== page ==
Courses
Spring Term Schedule
The default view for the table below is "Sortable". This will allow you to sort any column in ascending order by clicking on its column heading.
Spring 2018
Number  Title  Instructor  Time 

STT 201 (MTH 201)
GAGE M
MW 2:00PM  3:15PM


Probability spaces; combinatorial problems; random variables and expectations; discrete and continuous distributions; generating functions; independence and dependence; binomial, normal, and Poisson laws; laws of large numbers. MTH 162 (or equivalent) is a strict prerequisite and must be completed before taking 201. MTH 162 and 201 cannot be taken concurrently. This course uses the Tuesday/Thursday 08:0009:30am Common Exam time. BUILDING: GRGEN  ROOM: 108 PREREQUISITES: MTH 162 or equivalent, MTH 164 recommended. Same as STT 201. 

STT 201 (MTH 201)
ZHONG J
MW 10:25AM  11:40AM


Probability spaces; combinatorial problems; random variables and expectations; discrete and continuous distributions; generating functions; independence and dependence; binomial, normal, and Poisson laws; laws of large numbers. MTH 162 (or equivalent) is a strict prerequisite and must be completed before taking 201. MTH 162 and 201 cannot be taken concurrently. This course uses the Tuesday/Thursday 08:0009:30am Common Exam time. BUILDING: B&L  ROOM: 106 PREREQUISITES: MTH 162 or equivalent, MTH 164 recommended. Same as STT 201. 

STT 203 (STT 203)
BAUTISTA J
TR 9:40AM  10:55AM


Discrete and continuous probability distributions and their properties. Principle of statistical estimation and inference. Point and interval estimation. Maximum likelihood method for estimation and inference. Tests of hypotheses and confidence intervals, contingency tables, and related topics. BUILDING: GRGEN  ROOM: 109 PREREQUISITES: STT 201 or familiarity with the elementary principles of probability, expected value, variance and covariance. 

STT 203 (STT 203)
PODURI R
TR 11:05AM  12:20PM


Discrete and continuous probability distributions and their properties. Principle of statistical estimation and inference. Point and interval estimation. Maximum likelihood method for estimation and inference. Tests of hypotheses and confidence intervals, contingency tables, and related topics. BUILDING: HYLAN  ROOM: 202 PREREQUISITES: STT 201 or familiarity with the elementary principles of probability, expected value, variance and covariance. Same as MTH 203.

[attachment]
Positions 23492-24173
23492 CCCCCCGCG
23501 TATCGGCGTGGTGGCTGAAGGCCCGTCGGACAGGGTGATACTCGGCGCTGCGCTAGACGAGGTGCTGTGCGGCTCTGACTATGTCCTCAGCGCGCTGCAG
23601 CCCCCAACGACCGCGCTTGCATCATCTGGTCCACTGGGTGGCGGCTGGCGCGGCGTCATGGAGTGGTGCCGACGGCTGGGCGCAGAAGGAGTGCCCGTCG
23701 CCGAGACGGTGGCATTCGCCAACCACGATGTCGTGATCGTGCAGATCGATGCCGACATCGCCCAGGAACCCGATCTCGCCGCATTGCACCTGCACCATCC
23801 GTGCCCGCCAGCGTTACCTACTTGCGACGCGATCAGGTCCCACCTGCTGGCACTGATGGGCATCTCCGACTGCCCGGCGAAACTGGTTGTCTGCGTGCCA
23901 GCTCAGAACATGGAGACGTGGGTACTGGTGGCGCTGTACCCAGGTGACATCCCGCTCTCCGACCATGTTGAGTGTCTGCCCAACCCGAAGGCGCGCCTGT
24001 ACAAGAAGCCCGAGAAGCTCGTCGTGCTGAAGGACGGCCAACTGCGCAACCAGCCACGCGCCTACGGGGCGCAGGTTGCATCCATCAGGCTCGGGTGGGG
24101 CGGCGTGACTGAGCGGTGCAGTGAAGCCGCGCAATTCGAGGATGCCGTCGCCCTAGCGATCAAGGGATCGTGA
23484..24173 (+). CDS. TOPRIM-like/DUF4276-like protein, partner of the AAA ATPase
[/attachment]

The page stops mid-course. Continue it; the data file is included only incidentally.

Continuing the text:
STT 211
ZAINO N
MW 11:50AM  1:05PM


This course is a noncalculus based introduction to the major concepts and tools for collecting, analyzing and drawing conclusions from data. Students are exposed to four broad conceptual themes: 1.Understanding data and turning data into information through graphs and numerical methods 2. Collecting data through experiments and observational studies. 3. Exploring random phenomena using probability as the basis for statistical inference 4. Statistical Inference: Estimating population parameters and testing hypotheses Topics include regression, ANOVA, and contingency tables Examples and applications are taken from the social sciences. Use of TI83/TI84 or common statistical computing packages. Please note that, because of the significant overlap between them, students may earn degree credit for only one of these courses: STT 211 and STT 212. BUILDING: LATT  ROOM: 201 

STT 212
MCDERMOTT M
TR 11:05AM  12:20PM


This course is a noncalculus based introduction to the major concepts and tools for collecting, analyzing and drawing conclusions from data. Students are exposed to four broad conceptual themes: 1. Understanding data and turning data into information through graphs and numerical methods 2. Collecting data through experiments and observational studies. 3. Exploring random phenomena using probability as the basis for statistical inference 4. Statistical Inference: Estimating population parameters and testing hypotheses Topics include regression, ANOVA, and contingency tables Examples and applications are taken from the natural sciences. Use of TI83/TI84 or common statistical computing packages. Please note that, because of the significant overlap between them, students may earn credit for only one of these courses: STT 211 and STT 212. Students who have successfully completed STT 213 should not take STT 212. BUILDING: STRNG  ROOM: LOWER 

STT 212
MCDERMOTT M
TR 4:50PM  6:05PM


This course is a noncalculus based introduction to the major concepts and tools for collecting, analyzing and drawing conclusions from data. Students are exposed to four broad conceptual themes: 1. Understanding data and turning data into information through graphs and numerical methods 2. Collecting data through experiments and observational studies. 3. Exploring random phenomena using probability as the basis for statistical inference 4. Statistical Inference: Estimating population parameters and testing hypotheses Topics include regression, ANOVA, and contingency tables Examples and applications are taken from the natural sciences. Use of TI83/TI84 or common statistical computing packages. Please note that, because of the significant overlap between them, students may earn credit for only one of these courses: STT 211 and STT 212. Students who have successfully completed STT 213 should not take STT 212. BUILDING: HUTCH  ROOM: 140 

STT 212
CIMINELLI J
TR 12:30PM  1:45PM


This course is a noncalculus based introduction to the major concepts and tools for collecting, analyzing and drawing conclusions from data. Students are exposed to four broad conceptual themes: 1. Understanding data and turning data into information through graphs and numerical methods 2. Collecting data through experiments and observational studies. 3. Exploring random phenomena using probability as the basis for statistical inference 4. Statistical Inference: Estimating population parameters and testing hypotheses Topics include regression, ANOVA, and contingency tables Examples and applications are taken from the natural sciences. Use of TI83/TI84 or common statistical computing packages. Please note that, because of the significant overlap between them, students may earn credit for only one of these courses: STT 211 and STT 212. Students who have successfully completed STT 213 should not take STT 212 BUILDING: MEL  ROOM: 203 

STT 214 (BIO 214)
PRESGRAVES D
TR 12:30PM  1:45PM